Not every alternative on the list below is necessarily “healthy” but in many ways, can be a healthier and cleaner alternative than the typical ingredient used. Although I’m sure someone could argue a reason why these are not healthier as there are always two sides to the coin, I will focus on the positive benefits of these alternatives. I am in no way an expert on nutrition and continue learning about food and the body everyday. I am sharing these options with you because I enjoy working with these ingredients while baking and feel they provide higher nutritional benefits. If you feel the need to do so, I would encourage you to do further research to make sure these alternatives are right for you in every way before using them.

Below is a list of common baking ingredients used in most recipes with baking substitute options for you to explore and try in your favourite recipes.


There are many different types of flours on the market to try that all bring their unique texture, flavour and added health benefits over traditional all-purpose flour.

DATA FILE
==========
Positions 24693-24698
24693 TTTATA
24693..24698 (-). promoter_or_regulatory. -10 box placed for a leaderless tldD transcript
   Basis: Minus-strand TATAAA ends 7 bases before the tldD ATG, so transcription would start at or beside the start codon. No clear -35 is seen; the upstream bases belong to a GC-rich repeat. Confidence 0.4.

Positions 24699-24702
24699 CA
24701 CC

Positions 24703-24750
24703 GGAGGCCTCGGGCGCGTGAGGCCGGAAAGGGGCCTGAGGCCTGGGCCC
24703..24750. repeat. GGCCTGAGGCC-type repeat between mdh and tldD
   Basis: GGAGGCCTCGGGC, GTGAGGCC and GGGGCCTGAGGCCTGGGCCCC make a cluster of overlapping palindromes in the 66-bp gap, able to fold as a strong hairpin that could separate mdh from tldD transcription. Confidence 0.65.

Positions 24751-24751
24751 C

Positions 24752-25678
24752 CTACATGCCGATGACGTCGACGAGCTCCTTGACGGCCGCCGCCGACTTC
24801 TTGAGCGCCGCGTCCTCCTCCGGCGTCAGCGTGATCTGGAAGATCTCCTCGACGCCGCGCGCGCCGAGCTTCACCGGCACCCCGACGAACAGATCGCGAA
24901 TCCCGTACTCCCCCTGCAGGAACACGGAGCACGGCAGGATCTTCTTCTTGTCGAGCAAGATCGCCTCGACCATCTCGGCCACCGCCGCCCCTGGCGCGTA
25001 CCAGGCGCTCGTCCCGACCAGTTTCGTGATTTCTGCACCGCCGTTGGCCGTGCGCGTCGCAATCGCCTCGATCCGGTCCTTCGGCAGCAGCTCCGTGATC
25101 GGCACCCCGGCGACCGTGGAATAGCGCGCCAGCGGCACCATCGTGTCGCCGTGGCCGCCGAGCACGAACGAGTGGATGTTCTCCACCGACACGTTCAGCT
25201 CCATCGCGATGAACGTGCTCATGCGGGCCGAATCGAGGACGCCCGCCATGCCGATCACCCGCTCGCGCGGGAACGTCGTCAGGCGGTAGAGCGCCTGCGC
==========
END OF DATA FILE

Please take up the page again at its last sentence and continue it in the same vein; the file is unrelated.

a. Chickpea Flour:

Gluten-free, fewer calories than regular flour, high in fibre and protein!

b. Oat Flour:

Packed with antioxidants, high protein, low-carb, adds a chewy and crumblier texture.

c. Green Banana Flour:

Grain-free, gluten-free, high in zinc, vitamin E, magnesium, potassium and can help lower cholesterol. Provides a dense, moist and chewy texture without a banana flavour.

d. Quinoa Flour:

Gluten-free, provides protein, fibre, iron and unsaturated fats. Adds a nutty and earthy flavour. I would recommend subbing 1/4 cup-1/2 cup of regular flour for quinoa flour in a recipe.

e. Almond Flour:

Gluten-free, high in monounsaturated fat (good for reducing cholesterol), low glycemic index, adds nutty flavour.

f. Rice Flour: